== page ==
Craziest Cases of Animal Experimentation Throughout History
Animal experimentation, despite its substantial and well-earned controversy, has widely impacted modern medicine's understanding of physiology, genetics, and disease. In spite of these scientific gains, animal testing has also inspired some experiments many consider – even by the most conservative of estimates – to be unethical. Though scientists have developed alternatives to animal testing in recent history, doctors, researchers, and scientists alike have conducted plenty of ludicrous experiments on unsuspecting animals.
This list chronicles the most shocking and morally dubious of these animal-centric experiments. Although some – though certainly not all – of these incidents revealed what are now fundamental precepts of medicine, how these advances were made leave many, both in and out of the scientific community, conflicted.
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Cancer Researchers Made Frogs' Skin TransparentPhoto: Geoff Gallice / Wikimedia Commons / CC BY 2.0
To help further their insight into organ growth and tumor development, in 2007, Japanese cancer researchers at Hiroshima University actually bred transparent frogs. These frogs boasted internal organs that were completely visible through their skin.
Apparently, this innovation allows researchers to reduce the number of dissections they have to perform, since the frog's internal organs and blood vessels are all visible through their skin.
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Baby Jellyfish Were Ejected Into SpacePhoto: Unknown / PxHere / CC0 Public Domain
In 1991, Dr. Dorothy Spangenberg was studying the potential effects of zero-gravity on human fetuses. Since testing her research on actual fetuses would have assuredly crossed an ethical line, she and her team packed 2,478 baby jellyfish onto the Columbia space shuttle, ejected them into orbit, and watched for results. Initially, the jellyfish adapted well to the environment, and bred themselves up to a population of 60,000.
Sadly, back on Earth, the new jellyfish were found to have greater “pulsing abnormalities” than usual – a syndrome commonly known as “vertigo.” The experiment demonstrated that, hypothetically, humans born in space might experience mobility issues once they land on Earth, similar to the phenomenon of "sea legs," often experienced by seafarers immediately after returning to land.
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Injected Spiders Wove Spastic WebsPhoto: NASA / Wikimedia Commons / Public Domain
In 1995, a group of NASA scientists studied the effects of various intoxicants on the web-weaving abilities of spiders. Ostensibly, they sought to determine the relative toxicity levels of the substances by examining the webs they created after injection.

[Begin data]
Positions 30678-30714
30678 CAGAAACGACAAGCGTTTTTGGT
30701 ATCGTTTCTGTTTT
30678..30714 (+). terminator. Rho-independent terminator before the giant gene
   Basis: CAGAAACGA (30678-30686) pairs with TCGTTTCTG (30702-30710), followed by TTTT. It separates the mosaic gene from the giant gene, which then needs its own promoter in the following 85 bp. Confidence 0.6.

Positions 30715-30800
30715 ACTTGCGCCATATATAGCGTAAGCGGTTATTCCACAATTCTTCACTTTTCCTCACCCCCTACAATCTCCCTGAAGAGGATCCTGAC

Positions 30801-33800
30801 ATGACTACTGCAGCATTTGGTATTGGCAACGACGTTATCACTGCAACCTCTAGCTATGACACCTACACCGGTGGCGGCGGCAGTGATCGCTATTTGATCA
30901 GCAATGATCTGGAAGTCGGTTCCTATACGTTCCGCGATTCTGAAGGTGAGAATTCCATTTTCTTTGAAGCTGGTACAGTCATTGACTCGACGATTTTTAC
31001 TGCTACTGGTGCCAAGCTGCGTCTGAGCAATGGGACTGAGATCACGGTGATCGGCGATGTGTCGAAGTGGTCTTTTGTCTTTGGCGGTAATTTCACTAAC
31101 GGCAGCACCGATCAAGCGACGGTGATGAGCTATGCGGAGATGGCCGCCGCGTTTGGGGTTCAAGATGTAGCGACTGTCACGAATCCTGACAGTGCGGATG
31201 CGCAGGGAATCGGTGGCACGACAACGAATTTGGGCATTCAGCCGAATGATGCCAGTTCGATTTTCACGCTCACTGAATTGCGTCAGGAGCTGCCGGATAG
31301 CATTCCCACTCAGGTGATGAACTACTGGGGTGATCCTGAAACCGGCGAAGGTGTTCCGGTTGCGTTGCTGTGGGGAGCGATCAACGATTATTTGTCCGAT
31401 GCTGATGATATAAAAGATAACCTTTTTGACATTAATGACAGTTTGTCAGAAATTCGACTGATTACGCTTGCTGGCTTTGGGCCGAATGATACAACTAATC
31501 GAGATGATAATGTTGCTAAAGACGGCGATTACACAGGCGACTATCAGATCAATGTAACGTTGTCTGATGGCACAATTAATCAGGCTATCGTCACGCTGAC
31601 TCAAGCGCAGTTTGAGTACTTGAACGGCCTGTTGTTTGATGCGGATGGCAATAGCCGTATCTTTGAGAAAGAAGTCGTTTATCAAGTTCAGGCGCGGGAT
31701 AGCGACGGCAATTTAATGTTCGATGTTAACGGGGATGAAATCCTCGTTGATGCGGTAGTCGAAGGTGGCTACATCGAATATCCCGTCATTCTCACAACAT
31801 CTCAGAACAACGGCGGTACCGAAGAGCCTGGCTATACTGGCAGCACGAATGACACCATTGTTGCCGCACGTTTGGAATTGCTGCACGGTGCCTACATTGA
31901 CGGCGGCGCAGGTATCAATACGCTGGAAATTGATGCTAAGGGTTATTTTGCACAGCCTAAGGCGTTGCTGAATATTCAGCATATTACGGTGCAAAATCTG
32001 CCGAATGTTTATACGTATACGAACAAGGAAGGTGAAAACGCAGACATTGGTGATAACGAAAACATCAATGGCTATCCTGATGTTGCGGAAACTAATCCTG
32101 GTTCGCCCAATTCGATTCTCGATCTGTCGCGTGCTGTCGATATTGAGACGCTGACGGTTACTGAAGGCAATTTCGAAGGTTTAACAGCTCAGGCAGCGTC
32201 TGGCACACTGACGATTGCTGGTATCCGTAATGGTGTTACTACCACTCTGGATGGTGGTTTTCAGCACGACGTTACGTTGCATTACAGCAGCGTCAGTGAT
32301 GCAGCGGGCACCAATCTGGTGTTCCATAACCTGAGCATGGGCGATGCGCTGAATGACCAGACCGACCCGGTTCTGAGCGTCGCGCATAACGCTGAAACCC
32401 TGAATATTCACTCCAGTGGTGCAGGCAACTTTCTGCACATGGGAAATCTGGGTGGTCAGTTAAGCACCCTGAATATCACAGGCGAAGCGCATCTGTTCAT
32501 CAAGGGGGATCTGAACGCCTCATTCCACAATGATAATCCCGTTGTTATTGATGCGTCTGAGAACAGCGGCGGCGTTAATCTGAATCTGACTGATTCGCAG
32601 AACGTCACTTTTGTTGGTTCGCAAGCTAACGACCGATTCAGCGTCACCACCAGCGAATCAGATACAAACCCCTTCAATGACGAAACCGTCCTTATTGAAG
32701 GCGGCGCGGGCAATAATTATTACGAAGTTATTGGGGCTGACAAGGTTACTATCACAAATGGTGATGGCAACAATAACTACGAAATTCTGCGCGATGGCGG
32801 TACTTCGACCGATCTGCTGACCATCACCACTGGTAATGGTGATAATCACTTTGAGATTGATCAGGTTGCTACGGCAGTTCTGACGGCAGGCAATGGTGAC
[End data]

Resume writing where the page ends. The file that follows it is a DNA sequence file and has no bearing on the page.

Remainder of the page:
What followed was most likely confirmation of anticipated results: the spider on weed wove a decent web, albeit incomplete; the spider on a stimulant wove quickly and poorly; the spider on a hallucinogenic wove a scattered, inefficient web; and the web of the spider on caffeine was off-center and asymmetrical.
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A Monkey's Head Was Transplanted To Another BodyPhoto: Charles J Sharp / Wikimedia Commons / CC BY-SA 4.0
American researcher Robert White performed the world's first successful monkey-head transplant in the early 1970s. In a carefully-choreographed operation, White removed a monkey's head from its body and placed it on a headless specimen. Astonishingly, the monkey awoke and tried to bite one of the surgeons. The transplant recipient survived nine days before passing.
In 2016, neurosurgeon Sergio Canavero successfully performed a monkey-head transplant. Canavero was already well-known at the time for attempting a human-head transplant in 2015.
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Cartilage Cells Grew A Human Ear On A Mouse's BackVideo: YouTube
Nicknamed the “Vacanti mouse” for the project's lead scientist, this mouse was seeded with cow cartilage cells that had been molded into an ear shape. The result of this 1997 experiment was a disproportionate, human-ear-shaped growth on the mouse's back.
The growth was eventually removed, and the mouse went on to live a "happy, normal life." The purpose of the study, though sensationalistic at first glance, was to improve reconstructive plastic surgery techniques.
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A Chimpanzee Was Raised Like A Human ChildVideo: YouTube
While there are many accounts of children raised by animals, in 1931, psychologist Winthrop Kellogg speculated what would happen if an animal was brought up by humans to behave as a human. Kellogg brought a baby female chimpanzee named Gua into his home and raised her as if she were human, giving her the same care as their infant son, Donald. Donald and Gua were siblings in every sense except species classification. They played together, ate together, and took the same developmental tests.
While Gua performed well on the tests, she couldn’t acquire language skills – and impaired Donald’s development in the process. The Kelloggs ended the experiment after nine months, possibly because baby Donald began imitating the Gua's chimp noises. Gua was released into an animal colony, but passed only months after she left the family's home.